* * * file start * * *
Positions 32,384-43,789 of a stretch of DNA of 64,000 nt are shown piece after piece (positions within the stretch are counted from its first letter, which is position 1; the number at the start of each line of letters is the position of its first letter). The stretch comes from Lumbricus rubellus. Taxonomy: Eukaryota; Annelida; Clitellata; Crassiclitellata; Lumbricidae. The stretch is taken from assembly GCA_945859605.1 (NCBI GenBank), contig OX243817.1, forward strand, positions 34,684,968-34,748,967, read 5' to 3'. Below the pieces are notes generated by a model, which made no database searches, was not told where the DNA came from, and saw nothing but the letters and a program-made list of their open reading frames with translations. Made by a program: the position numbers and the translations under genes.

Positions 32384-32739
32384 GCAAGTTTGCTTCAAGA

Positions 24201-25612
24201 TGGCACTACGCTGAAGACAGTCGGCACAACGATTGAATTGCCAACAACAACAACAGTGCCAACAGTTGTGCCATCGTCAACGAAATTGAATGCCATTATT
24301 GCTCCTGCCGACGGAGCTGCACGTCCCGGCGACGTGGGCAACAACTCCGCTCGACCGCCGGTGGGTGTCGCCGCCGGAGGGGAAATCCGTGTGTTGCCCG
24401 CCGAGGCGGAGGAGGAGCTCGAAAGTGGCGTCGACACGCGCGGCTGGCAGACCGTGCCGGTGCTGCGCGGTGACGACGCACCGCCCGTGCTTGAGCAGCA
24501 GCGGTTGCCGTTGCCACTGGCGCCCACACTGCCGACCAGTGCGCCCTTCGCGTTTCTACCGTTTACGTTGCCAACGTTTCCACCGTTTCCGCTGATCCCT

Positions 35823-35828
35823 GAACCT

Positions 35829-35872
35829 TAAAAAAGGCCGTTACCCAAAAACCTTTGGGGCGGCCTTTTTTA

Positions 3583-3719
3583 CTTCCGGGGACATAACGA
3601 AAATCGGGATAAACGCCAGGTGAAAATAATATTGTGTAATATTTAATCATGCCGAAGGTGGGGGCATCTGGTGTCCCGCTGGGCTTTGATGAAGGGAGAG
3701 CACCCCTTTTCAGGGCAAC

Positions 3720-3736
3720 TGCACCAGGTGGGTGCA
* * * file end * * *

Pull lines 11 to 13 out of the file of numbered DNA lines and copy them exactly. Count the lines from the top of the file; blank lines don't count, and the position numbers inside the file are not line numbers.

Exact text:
Positions 35829-35872
35829 TAAAAAAGGCCGTTACCCAAAAACCTTTGGGGCGGCCTTTTTTA

Positions 3583-3719